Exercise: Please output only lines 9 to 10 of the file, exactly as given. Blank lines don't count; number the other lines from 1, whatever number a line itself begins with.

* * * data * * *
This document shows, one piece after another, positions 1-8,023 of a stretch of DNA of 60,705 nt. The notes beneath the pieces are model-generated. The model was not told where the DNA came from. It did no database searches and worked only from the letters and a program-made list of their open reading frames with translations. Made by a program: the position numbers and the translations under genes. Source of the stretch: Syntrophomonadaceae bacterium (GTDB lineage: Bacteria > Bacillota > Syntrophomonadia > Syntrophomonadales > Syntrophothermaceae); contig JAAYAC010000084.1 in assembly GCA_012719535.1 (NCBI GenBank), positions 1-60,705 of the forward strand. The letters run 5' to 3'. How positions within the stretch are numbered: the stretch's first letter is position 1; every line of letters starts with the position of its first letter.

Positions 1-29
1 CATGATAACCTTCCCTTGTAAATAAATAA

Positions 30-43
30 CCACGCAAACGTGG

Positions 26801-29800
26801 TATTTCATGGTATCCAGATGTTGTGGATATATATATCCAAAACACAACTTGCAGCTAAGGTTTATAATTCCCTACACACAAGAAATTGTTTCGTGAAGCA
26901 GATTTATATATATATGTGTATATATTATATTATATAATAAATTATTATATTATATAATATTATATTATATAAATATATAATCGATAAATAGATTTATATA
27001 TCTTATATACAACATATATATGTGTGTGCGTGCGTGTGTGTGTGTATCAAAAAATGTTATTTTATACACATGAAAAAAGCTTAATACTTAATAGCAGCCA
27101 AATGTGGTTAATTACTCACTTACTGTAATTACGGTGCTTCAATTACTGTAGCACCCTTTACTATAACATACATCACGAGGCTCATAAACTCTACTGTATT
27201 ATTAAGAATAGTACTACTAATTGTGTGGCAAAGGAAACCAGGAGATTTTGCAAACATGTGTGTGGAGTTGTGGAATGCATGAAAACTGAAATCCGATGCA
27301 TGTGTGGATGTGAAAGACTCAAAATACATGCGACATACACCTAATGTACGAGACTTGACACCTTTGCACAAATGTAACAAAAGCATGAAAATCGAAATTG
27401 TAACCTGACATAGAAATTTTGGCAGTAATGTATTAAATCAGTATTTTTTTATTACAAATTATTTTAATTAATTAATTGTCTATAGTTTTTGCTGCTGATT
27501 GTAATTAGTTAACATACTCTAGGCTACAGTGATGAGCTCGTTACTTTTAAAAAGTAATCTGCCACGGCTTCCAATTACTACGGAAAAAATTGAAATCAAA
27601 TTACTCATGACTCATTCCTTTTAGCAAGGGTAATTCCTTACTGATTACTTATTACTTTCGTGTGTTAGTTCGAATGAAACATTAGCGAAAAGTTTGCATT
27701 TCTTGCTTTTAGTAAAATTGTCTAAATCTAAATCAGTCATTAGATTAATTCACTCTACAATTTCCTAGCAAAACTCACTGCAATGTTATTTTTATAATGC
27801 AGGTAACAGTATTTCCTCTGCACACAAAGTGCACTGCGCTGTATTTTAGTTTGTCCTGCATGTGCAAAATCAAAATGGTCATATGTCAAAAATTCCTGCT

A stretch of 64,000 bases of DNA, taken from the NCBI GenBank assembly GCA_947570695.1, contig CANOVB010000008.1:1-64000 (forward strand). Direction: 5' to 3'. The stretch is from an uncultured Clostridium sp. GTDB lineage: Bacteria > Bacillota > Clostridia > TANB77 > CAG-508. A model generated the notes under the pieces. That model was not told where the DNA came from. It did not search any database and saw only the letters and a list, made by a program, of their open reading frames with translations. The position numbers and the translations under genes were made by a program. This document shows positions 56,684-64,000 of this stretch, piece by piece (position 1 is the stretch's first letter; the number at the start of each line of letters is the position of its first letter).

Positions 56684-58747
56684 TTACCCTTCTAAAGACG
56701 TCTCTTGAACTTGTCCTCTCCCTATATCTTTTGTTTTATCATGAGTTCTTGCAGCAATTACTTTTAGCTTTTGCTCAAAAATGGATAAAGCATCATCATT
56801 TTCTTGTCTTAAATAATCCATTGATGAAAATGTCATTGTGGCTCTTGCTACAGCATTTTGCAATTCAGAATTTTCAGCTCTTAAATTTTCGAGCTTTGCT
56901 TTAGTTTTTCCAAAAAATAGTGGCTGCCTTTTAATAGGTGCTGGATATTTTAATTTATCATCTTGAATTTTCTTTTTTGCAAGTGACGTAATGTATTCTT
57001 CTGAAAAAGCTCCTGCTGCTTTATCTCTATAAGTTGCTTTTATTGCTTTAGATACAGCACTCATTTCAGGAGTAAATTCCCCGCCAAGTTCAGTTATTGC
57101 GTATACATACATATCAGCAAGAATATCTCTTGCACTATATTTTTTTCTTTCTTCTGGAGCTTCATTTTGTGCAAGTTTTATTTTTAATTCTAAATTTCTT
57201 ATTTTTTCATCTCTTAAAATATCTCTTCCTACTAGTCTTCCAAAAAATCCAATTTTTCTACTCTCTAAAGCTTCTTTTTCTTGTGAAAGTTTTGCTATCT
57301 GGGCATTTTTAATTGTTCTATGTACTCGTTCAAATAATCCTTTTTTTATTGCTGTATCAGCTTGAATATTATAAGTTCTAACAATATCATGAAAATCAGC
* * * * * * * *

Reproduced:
27001 TCTTATATACAACATATATATGTGTGTGCGTGCGTGTGTGTGTGTATCAAAAAATGTTATTTTATACACATGAAAAAAGCTTAATACTTAATAGCAGCCA
27101 AATGTGGTTAATTACTCACTTACTGTAATTACGGTGCTTCAATTACTGTAGCACCCTTTACTATAACATACATCACGAGGCTCATAAACTCTACTGTATT